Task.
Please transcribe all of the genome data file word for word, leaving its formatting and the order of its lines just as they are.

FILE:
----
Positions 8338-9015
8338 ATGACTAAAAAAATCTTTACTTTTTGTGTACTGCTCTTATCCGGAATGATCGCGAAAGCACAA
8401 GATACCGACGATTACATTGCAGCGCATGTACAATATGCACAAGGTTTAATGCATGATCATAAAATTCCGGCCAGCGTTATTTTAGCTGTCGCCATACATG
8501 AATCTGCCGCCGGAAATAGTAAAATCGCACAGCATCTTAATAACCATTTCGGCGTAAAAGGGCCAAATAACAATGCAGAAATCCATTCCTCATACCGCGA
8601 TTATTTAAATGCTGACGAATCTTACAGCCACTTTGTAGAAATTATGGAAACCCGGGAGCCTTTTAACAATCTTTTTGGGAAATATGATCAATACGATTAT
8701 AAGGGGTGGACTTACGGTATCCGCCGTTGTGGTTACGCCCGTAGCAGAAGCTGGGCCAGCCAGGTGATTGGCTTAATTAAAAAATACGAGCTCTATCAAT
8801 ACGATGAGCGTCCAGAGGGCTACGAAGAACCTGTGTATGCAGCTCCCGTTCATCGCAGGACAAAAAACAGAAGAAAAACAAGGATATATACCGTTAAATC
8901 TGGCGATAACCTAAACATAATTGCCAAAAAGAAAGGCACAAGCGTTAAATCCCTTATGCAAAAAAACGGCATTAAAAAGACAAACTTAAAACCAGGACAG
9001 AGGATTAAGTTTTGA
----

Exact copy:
Positions 8338-9015
8338 ATGACTAAAAAAATCTTTACTTTTTGTGTACTGCTCTTATCCGGAATGATCGCGAAAGCACAA
8401 GATACCGACGATTACATTGCAGCGCATGTACAATATGCACAAGGTTTAATGCATGATCATAAAATTCCGGCCAGCGTTATTTTAGCTGTCGCCATACATG
8501 AATCTGCCGCCGGAAATAGTAAAATCGCACAGCATCTTAATAACCATTTCGGCGTAAAAGGGCCAAATAACAATGCAGAAATCCATTCCTCATACCGCGA
8601 TTATTTAAATGCTGACGAATCTTACAGCCACTTTGTAGAAATTATGGAAACCCGGGAGCCTTTTAACAATCTTTTTGGGAAATATGATCAATACGATTAT
8701 AAGGGGTGGACTTACGGTATCCGCCGTTGTGGTTACGCCCGTAGCAGAAGCTGGGCCAGCCAGGTGATTGGCTTAATTAAAAAATACGAGCTCTATCAAT
8801 ACGATGAGCGTCCAGAGGGCTACGAAGAACCTGTGTATGCAGCTCCCGTTCATCGCAGGACAAAAAACAGAAGAAAAACAAGGATATATACCGTTAAATC
8901 TGGCGATAACCTAAACATAATTGCCAAAAAGAAAGGCACAAGCGTTAAATCCCTTATGCAAAAAAACGGCATTAAAAAGACAAACTTAAAACCAGGACAG
9001 AGGATTAAGTTTTGA